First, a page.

“Show me your face,” he demanded.
“No,” was her answer. “You’ve seen the most beautiful woman in the world. If their faces didn’t please you, what hope does mine have?”
“Remove your veil, girl, or I’ll have your head,” the Sultan told her.
“No,” Tasnim stubbornly replied.
“Then prepare to meet your fate at dawn.” The Sultan clicked his fingers, and the girl was whisked away to his dungeons.
That night, the Sultan’s son couldn’t sleep. He thought only of the laughing girl—the one girl in the land who’d refused to be seen. At last, he left his bed and paid a visit her to her cell, where she greeted him as if she’d known he was coming. He pleaded with her to show him her face, but once again, Tasnim refused.
“If you’re searching for someone you’ve known in your dreams, you won’t see her beneath my veil,” the girl told him. “But if you close your eyes, I think we might be able to find her.”
The cell was dark, and Tasnim’s voice felt like an old, familiar song. The Sultan’s son shut his eyes and listened as the sound of his beating heart began to blend with the rhythm of her words.
“Once, there was a man and his wife who lived in a cold land, not far from the sea . . .”
The young man who’d known nothing but desert heat suddenly detected a chill in the air. He’d never seen the ocean, but he could hear its waves crashing against a distant coast. He found a fire blazing in a poor man’s house, and a woman sleeping in a fur-covered bed. He crawled in beside her, and for first time in his life, the Sultan’s son felt at peace.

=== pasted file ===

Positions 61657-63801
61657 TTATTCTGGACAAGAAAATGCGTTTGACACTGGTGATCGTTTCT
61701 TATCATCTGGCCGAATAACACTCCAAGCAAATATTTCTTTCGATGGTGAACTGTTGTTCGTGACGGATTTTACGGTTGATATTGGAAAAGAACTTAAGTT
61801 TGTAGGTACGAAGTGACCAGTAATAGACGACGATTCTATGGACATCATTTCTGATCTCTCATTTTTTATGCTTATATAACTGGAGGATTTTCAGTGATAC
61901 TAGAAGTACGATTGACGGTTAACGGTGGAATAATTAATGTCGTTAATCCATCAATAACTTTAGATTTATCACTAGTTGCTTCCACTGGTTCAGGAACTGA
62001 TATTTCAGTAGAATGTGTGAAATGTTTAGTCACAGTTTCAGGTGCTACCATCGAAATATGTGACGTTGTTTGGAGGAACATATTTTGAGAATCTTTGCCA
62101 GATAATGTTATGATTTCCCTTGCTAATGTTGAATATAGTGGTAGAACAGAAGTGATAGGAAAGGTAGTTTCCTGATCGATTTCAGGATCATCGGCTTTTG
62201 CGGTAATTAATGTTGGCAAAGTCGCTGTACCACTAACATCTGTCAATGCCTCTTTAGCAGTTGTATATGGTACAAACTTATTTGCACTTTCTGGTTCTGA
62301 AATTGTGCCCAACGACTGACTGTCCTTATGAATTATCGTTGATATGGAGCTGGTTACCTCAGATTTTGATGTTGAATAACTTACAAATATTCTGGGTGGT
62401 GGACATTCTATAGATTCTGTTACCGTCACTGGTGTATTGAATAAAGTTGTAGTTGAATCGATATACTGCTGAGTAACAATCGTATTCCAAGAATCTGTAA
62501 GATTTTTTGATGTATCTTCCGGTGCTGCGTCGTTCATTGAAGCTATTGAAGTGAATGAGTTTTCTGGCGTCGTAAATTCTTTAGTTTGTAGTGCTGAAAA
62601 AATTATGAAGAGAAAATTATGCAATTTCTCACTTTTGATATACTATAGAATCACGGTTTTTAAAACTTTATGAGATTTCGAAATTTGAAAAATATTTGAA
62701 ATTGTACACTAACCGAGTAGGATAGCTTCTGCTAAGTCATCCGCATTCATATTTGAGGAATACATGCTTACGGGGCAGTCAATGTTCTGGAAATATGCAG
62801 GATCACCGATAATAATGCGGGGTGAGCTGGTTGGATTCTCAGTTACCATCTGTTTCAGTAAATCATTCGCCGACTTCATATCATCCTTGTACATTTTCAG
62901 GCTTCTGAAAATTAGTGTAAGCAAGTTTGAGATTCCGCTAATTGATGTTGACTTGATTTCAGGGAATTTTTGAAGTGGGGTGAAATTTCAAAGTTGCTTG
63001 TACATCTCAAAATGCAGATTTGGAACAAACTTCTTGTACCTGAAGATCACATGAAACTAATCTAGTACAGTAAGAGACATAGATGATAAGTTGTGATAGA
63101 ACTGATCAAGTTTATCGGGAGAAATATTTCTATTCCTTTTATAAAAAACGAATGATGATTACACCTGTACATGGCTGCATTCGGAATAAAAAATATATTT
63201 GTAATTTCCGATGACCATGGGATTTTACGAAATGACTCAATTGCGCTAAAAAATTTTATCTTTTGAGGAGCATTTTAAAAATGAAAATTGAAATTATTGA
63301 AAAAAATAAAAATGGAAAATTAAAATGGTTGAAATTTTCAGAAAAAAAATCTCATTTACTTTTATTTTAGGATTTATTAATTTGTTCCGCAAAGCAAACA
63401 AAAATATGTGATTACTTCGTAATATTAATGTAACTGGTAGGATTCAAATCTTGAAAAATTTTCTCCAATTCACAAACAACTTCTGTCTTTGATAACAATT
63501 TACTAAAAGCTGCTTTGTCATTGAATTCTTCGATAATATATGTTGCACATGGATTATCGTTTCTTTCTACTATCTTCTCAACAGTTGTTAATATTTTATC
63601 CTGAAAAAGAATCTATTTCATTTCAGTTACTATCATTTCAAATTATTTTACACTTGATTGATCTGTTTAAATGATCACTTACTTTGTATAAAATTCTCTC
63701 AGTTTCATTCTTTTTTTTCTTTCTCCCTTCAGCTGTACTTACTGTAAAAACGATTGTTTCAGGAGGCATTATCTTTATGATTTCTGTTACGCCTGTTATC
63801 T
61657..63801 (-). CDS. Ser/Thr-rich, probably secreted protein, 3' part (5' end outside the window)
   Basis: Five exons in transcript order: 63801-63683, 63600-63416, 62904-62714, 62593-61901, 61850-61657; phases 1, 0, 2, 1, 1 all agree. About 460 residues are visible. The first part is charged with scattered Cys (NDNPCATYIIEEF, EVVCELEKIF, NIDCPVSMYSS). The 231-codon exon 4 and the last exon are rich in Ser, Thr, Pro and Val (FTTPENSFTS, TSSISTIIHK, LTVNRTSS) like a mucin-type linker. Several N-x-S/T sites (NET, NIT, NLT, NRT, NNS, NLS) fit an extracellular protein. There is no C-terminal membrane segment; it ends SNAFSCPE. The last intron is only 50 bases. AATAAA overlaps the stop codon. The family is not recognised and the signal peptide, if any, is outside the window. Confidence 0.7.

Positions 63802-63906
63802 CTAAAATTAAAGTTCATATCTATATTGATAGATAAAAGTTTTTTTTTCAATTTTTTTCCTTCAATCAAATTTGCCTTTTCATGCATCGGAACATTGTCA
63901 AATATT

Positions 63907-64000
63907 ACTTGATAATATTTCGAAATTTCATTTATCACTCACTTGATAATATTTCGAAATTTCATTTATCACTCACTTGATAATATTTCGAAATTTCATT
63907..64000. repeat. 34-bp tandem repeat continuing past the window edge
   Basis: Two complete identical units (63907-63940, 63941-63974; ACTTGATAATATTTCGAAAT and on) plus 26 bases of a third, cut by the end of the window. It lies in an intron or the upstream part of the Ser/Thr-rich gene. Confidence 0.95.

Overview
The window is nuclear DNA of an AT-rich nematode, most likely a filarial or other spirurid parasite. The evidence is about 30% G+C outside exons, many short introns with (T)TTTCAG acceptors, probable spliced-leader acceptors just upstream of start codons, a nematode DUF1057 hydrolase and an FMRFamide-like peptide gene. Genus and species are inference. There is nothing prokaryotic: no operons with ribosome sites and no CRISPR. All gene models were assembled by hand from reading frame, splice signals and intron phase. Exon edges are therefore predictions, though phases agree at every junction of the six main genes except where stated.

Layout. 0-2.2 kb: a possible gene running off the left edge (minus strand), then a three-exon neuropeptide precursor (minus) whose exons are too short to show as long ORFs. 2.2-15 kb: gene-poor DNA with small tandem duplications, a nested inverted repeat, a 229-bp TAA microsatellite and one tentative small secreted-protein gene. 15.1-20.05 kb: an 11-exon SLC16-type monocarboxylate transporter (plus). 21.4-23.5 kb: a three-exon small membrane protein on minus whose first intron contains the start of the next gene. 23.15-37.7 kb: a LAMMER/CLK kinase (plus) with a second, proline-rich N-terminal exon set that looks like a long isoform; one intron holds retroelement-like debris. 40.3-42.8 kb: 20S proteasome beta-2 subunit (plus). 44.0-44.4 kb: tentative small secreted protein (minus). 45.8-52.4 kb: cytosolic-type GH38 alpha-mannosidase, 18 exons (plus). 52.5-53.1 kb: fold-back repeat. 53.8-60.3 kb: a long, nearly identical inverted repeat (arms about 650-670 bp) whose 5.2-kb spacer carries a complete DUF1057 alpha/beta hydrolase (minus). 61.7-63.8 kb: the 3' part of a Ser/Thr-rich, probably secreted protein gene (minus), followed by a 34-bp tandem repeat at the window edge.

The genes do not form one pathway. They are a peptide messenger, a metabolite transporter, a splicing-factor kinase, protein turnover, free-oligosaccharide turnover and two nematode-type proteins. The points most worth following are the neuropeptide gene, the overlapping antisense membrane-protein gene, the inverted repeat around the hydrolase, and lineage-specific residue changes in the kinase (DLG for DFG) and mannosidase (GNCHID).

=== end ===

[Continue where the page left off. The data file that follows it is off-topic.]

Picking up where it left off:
Tasnim’s story ended as the sun was rising. When the palace executioner came to collect her, the Sultan’s son sent him away.
“How many tales like that do you know?” he asked the prisoner.
“Tonight was just the beginning,” the girl said.
“Then you’ll have another day to show me your face,” he announced. “Take her to my mother’s quarters,” he told the guards as he passed. “And make sure she is treated well.”
The next night, they traveled to a mountain realm where white wild flowers lined a path that led to his lover’s door. On the third night Tasmin took him to a strange kingdom where other men carved their gods’ faces into the walls—while he secretly worshipped a goddess with dark skin and dancing eyes.
One Thousand and One Nights they spent together. Every night, the girl told a different tale, and her life was spared each morning at dawn. Until the day the Sultan’s son opened his eyes and found Tasnim in tears.
“You’ve heard all my stories,” she said, sounding spent and defeated. “If there are more, I can’t remember them.”
“Then lets start all over,” he told her. “Tell me again about our life by the sea.”
The next day they were married. And the following night, Tasmin showed him her face. The Sultan’s son recognized nothing about it, but he’d known its owner in a thousand and two lifetimes. She was the only girl he ever wanted to find.